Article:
Minimum night stay as a tool for revenue management for
I have taken over management of many short term rentals that have a flat 3 night minimum stay. Owners have argued with me that this is “The way it’s always been done!” To that I say, “What about Saturday to Saturday bookings only? I thought that was the way it’s always been done…” This usually ends the conversation, as that model went by the wayside decades ago. The only thing constant about short term rentals is that they are constantly changing. As a short term rental host myself, I find that I enjoy these changing dynamics. Two days are never the same, both in how we run the business and in what our guests will think of next.
Minimum stay requirements fall into the “there are no rules” mindset very nicely. I use revenue management to raise and lower prices daily. I also use the same structure to raise and lower the minimum night stay. Please be aware that this is very market specific. There may be times in your market where a two week minimum stay would be appropriate (shout out to you, Augusta, GA). For the average short term rental market (please use this term very loosely), I recommend the following strategy:
6 months before the stay or longer: 4 night minimum stay
1 – 6 months before the stay or longer: 3 night minimum stay
5 days-1 month before the stay: 2 night minimum stay
Less than 5 nights before the stay: 1 night minimum stay
The concept is that the highest revenue would be achieved when the house is booked for a longer stay at a higher rate. If the host allows someone to book their home for two nights for a wedding 9 months from now, this closes off the calendar for a potentially longer booking, which would bring in more revenue. Once the home is booked for the most valuable nights, Friday and Saturday, the host is left to try to fill the weeknights and may have to discount them to fill the calendar. Guests who need a place for longer stays generally tend to book in advance since they are aware that homes are unlikely to be available for a long stay at the last minute. This can also make holiday bookings more profitable since they are in higher demand and tend to get booked months in advance.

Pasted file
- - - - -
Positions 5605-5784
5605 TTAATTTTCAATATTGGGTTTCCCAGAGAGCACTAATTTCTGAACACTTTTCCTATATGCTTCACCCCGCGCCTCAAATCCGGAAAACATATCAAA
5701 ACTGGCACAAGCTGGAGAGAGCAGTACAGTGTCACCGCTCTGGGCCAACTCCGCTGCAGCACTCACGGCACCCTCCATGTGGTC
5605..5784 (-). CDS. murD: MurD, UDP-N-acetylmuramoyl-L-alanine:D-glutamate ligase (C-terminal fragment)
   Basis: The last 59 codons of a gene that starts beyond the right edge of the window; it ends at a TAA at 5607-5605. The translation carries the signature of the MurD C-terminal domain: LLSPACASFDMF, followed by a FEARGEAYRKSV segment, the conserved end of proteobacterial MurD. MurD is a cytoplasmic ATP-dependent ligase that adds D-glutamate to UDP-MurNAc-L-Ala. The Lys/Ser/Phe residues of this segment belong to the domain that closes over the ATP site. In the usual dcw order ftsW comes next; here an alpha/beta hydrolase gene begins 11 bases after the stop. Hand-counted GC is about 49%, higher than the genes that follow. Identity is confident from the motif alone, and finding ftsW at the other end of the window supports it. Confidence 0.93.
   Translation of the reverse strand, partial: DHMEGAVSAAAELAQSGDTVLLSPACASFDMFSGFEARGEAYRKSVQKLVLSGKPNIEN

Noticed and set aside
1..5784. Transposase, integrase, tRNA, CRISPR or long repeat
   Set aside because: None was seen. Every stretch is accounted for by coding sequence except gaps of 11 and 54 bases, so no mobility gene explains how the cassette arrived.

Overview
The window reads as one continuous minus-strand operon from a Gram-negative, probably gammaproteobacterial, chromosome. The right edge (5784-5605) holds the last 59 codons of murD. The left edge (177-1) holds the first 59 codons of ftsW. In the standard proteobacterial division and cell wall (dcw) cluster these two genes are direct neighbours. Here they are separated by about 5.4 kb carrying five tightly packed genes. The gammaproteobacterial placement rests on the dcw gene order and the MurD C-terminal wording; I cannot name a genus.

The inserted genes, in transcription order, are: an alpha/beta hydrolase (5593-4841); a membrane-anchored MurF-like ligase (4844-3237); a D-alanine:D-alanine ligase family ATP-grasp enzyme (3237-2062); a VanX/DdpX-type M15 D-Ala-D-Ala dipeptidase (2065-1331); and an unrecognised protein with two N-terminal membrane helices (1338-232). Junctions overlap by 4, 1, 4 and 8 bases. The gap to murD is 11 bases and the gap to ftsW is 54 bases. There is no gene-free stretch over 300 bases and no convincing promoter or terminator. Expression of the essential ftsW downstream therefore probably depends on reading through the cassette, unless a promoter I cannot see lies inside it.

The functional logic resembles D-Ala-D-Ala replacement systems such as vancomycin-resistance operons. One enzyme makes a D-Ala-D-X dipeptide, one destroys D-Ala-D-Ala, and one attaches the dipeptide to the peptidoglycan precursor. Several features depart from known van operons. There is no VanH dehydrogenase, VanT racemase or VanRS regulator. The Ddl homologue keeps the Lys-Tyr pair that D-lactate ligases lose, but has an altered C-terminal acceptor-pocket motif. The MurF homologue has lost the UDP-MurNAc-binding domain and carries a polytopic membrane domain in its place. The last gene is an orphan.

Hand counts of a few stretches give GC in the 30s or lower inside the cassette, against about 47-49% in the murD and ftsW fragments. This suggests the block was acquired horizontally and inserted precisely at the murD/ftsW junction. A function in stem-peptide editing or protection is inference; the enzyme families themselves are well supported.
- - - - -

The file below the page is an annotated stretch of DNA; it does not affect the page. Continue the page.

Guests who only stay a night or two do plan in advance, but also tend to fill in a calendar with less notice as the guest is not worried about finding a place if the stay is very short. Setting a longer stay further out and then reducing the minimum stay as the date approaches gives the host every advantage with regards to revenue. It also provides a service to the guest needing the home for longer, because the home is available for them.
Another great way to increase revenue using the changing minimum stay requirement is to reduce the minimum stay requirement when what we call “orphan days” appear on a calendar.
Let’s say Friday through Sunday are booked and the following Friday through Monday are booked, This leaves four nights unbooked between two profitable weekends. Hosts are either earning money or losing money, as unbooked nights still require utilities, so it is to the host’s advantage to grant a one night minimum stay for the orphan nights, no matter how far out the weekends are booked. This could appeal to business travelers or others who may just need Monday night but not the rest of the week, for example. Since many hosts use the “set it and forget it” two or three night minimum stay requirement, hosts who are aggressive with this form of revenue management can really serve the needs of guests. They can also get a bookings for nights that would normally be left empty.
Are you looking for creative, out of the box management for your short term rental home? Give Sid Was Here a call anytime.